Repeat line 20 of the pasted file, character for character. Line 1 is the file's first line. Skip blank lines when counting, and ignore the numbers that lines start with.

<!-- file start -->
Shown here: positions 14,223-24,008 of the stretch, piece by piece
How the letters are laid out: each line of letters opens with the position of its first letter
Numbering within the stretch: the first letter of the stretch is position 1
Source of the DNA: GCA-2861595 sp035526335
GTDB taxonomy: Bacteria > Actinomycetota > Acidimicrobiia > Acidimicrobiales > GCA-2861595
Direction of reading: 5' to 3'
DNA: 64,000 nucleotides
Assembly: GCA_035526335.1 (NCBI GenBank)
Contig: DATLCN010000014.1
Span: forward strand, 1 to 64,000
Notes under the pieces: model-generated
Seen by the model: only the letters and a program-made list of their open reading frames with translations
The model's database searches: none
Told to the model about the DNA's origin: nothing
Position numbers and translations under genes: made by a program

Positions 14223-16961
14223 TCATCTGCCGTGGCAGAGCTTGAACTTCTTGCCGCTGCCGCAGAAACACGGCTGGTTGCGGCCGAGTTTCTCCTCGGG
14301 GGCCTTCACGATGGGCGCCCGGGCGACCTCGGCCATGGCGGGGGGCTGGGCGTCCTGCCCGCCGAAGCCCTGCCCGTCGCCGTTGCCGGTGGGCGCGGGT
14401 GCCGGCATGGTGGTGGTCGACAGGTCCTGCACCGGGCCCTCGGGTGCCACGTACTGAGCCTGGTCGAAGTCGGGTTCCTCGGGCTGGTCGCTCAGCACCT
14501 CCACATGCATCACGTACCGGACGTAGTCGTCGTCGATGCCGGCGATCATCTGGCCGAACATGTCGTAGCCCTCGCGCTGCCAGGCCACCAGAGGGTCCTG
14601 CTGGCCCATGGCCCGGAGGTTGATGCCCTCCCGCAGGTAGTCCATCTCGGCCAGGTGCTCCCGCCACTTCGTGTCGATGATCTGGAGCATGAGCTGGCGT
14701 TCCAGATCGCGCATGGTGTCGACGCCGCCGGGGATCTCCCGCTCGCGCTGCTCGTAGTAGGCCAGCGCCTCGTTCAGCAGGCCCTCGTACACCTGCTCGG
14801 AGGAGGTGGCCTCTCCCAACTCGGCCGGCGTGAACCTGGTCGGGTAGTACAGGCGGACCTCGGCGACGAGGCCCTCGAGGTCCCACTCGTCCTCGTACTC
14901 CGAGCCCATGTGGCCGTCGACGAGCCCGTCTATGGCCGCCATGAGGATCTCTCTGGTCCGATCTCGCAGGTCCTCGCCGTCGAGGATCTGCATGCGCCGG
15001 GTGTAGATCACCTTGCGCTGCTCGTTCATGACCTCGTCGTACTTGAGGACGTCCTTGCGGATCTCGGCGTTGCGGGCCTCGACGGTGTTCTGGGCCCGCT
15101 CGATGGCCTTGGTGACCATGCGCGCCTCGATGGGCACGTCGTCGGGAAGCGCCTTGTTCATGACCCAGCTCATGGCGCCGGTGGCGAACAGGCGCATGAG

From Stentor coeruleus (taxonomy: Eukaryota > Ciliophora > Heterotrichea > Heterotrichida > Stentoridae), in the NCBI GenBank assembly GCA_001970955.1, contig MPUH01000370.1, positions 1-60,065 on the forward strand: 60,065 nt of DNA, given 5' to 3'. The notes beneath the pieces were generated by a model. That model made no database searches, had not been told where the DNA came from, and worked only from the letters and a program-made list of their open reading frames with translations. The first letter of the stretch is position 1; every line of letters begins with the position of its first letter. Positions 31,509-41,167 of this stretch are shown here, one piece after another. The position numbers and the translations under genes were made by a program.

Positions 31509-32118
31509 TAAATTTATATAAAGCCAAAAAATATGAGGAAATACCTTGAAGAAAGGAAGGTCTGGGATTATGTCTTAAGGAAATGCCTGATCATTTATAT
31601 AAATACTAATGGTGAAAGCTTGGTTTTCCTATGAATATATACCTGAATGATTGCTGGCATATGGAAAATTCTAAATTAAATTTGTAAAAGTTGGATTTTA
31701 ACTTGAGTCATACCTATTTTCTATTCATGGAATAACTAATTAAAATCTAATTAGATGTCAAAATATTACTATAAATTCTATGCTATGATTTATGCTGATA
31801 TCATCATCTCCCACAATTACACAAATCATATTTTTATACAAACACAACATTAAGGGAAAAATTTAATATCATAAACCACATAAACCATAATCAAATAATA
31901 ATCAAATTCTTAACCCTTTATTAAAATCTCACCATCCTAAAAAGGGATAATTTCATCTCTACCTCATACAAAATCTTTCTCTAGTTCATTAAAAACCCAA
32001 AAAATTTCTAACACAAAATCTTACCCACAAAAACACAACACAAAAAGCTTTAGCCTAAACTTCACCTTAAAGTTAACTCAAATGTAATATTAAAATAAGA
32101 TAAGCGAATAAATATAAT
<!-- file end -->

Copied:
14501 CCACATGCATCACGTACCGGACGTAGTCGTCGTCGATGCCGGCGATCATCTGGCCGAACATGTCGTAGCCCTCGCGCTGCCAGGCCACCAGAGGGTCCTG